Certainly, whether we humans are reflecting direct experience of objective reality or our culturally determined values, beliefs and intentions, we are forced to use both language and images, that is, signs or symbolism, in expressing our thoughts to others, whether in spoken or non-oral and non-verbal ways. Clifford Geertz has been the champion of what has been dubbed symbolic anthropology. He saw culture as being something which is intrinsic to the very evolution of the human mind and brain. Following Gilbert Ryle, he argued that human thinking necessarily requires “a constant drawing on and playing with extrinsic symbolic resources.” This accords with Lakoff and Johnson’s point: “Our ordinary conceptual system, in terms of which we both think and act, is fundamentally metaphorical in nature.” So “the way we think, what we experience, and what we do every day is very much a matter of metaphor.” Using and manipulating signs or symbols is hard-wired into human nature. Signs and Symbolism: Humans and Animals What makes humans, in contrast to animals, capable of producing culture and transmitting a complex history, is our far greater ability to manipulate signs or symbols, but always as those connected to others. Consequently, to understand culture we need to examine “the ways in which people give meaning to their bodies, their feelings, their selves, their biographies, their situations, and indeed to the wider world in which their lives exist.” This is a dynamic process because “meaning is always emergent, fluid, ambiguous, and contextually bound.” Kottak explains that while other animals learn “only humans have cultural learning, which depends on symbols.” It is the ability of humans to think symbolically and to use signs or symbols which sets us apart from other animals and enables the creation and maintenance of culture. People who share the same culture also share signs or symbols which have a particular and distinctive meaning and value for them. Back in 1949 Leslie White stated:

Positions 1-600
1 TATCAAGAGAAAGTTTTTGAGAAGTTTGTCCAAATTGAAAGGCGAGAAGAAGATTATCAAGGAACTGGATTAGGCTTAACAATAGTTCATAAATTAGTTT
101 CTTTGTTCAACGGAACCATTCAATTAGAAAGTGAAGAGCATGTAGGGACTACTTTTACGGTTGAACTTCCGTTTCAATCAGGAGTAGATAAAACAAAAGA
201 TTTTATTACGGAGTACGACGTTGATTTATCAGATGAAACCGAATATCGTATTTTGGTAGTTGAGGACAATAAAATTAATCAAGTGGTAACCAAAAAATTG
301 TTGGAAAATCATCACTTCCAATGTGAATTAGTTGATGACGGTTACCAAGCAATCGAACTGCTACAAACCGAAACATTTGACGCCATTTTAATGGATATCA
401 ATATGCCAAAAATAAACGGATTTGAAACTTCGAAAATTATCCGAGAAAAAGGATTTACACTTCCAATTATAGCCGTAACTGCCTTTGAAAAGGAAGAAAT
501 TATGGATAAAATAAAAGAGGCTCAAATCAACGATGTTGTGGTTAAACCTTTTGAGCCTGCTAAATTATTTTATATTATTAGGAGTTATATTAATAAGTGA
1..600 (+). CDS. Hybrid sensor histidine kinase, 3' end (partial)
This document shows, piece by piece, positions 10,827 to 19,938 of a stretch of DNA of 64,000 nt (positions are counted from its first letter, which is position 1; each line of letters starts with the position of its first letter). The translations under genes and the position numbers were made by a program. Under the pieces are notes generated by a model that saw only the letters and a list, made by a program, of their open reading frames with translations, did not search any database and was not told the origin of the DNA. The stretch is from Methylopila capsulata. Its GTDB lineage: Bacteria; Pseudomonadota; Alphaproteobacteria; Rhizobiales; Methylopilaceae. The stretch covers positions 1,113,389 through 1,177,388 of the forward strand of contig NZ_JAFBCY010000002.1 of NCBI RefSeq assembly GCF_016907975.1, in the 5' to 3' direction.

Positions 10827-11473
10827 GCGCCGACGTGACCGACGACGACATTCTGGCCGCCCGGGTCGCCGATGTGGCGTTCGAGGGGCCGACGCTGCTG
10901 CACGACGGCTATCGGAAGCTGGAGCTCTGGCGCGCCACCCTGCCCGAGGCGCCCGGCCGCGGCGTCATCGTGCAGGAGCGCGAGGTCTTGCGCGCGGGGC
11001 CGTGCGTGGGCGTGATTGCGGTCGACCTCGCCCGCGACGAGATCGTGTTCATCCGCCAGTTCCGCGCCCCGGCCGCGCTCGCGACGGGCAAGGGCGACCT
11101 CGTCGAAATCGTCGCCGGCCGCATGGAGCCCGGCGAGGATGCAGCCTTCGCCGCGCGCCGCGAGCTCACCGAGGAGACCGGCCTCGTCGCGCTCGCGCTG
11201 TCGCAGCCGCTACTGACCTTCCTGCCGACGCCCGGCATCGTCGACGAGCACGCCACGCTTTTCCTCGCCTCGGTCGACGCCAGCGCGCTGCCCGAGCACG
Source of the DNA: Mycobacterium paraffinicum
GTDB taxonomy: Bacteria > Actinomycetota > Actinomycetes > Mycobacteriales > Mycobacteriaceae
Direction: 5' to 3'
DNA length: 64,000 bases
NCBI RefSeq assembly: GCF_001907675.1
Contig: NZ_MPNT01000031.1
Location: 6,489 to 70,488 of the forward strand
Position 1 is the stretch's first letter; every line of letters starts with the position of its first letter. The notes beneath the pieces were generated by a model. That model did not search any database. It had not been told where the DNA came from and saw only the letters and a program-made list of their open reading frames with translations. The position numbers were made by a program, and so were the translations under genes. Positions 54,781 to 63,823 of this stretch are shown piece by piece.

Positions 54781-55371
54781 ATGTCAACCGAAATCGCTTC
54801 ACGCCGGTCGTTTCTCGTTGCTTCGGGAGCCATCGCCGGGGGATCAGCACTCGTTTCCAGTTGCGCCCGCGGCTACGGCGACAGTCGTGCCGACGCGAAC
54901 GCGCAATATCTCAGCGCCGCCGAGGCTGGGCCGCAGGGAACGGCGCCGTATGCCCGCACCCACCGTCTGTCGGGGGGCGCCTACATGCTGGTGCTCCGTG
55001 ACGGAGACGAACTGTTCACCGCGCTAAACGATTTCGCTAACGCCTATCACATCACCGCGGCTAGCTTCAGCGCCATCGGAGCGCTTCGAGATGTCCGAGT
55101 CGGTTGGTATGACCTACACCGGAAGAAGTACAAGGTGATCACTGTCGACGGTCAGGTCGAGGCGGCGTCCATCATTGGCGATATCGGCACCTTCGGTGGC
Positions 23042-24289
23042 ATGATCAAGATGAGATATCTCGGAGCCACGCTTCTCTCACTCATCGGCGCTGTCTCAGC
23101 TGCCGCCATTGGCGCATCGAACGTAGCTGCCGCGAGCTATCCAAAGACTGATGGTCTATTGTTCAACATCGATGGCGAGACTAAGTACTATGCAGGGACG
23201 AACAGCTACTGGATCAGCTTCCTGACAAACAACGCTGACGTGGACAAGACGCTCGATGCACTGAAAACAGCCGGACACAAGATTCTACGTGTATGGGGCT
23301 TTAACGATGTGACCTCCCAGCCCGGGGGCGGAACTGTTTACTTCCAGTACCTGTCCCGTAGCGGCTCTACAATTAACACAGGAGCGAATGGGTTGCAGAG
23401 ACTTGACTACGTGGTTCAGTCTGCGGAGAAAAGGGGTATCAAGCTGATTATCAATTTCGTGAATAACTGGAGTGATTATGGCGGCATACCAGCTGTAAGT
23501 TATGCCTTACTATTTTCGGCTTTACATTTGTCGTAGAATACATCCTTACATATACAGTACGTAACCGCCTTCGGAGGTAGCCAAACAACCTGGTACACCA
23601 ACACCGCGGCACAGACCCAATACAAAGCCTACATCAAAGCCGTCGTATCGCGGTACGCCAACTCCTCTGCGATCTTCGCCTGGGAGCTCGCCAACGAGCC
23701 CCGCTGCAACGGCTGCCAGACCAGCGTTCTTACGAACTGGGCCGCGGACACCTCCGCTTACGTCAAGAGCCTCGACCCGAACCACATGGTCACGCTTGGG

All culture [civilization] depends upon the symbol. It was the exercise of the symbolic faculty that brought culture into existence and it is the use of symbols that makes the perpetuation of culture possible. Without the symbol there would be no culture, and man would be merely an animal, not a human being.
Some qualification of the above is necessary. The discovery of the genetic code has added impetus to biosemiotics, the understanding that signs and codes are fundamental to all living organisms, plants as well as animals. But culturally learned symbolism is not purely biological. For example, the blinking of my eyes and the internal workings of my heart and other organs, are biologically determined functions and behaviours, even if they too can be said to involve signs and codes. However, the kinds of food I like and eat, the clothes I wear, how I greet people and so on, are clearly culturally learned behaviours which even impact me at a biological level, for example, the sense of revulsion I’m likely feel if invited to eat a barbecued rat, which may well be acceptable food in a country like Malawi. Arguably, White’s statement is incorrect if it implies that all animals have no culture whatsoever. It has in fact been observed that at a very rudimentary level, primates have shown some ability to learn local traditions, use tools and manipulate symbols. Indeed, on this basis Keesing contends that “we can no longer say comfortably that ‘culture’ is the heritage of learned symbolic behaviour that makes humans human.” But there is an enormous difference between humans and the most advanced primates when it comes to use of signs or symbols. In Michelangelo’s Finger, Raymond Tallis makes a very simple but telling observation. While chimps have shown ability to create tools, humans are unique in their ability to point meaningfully. Morton summarises: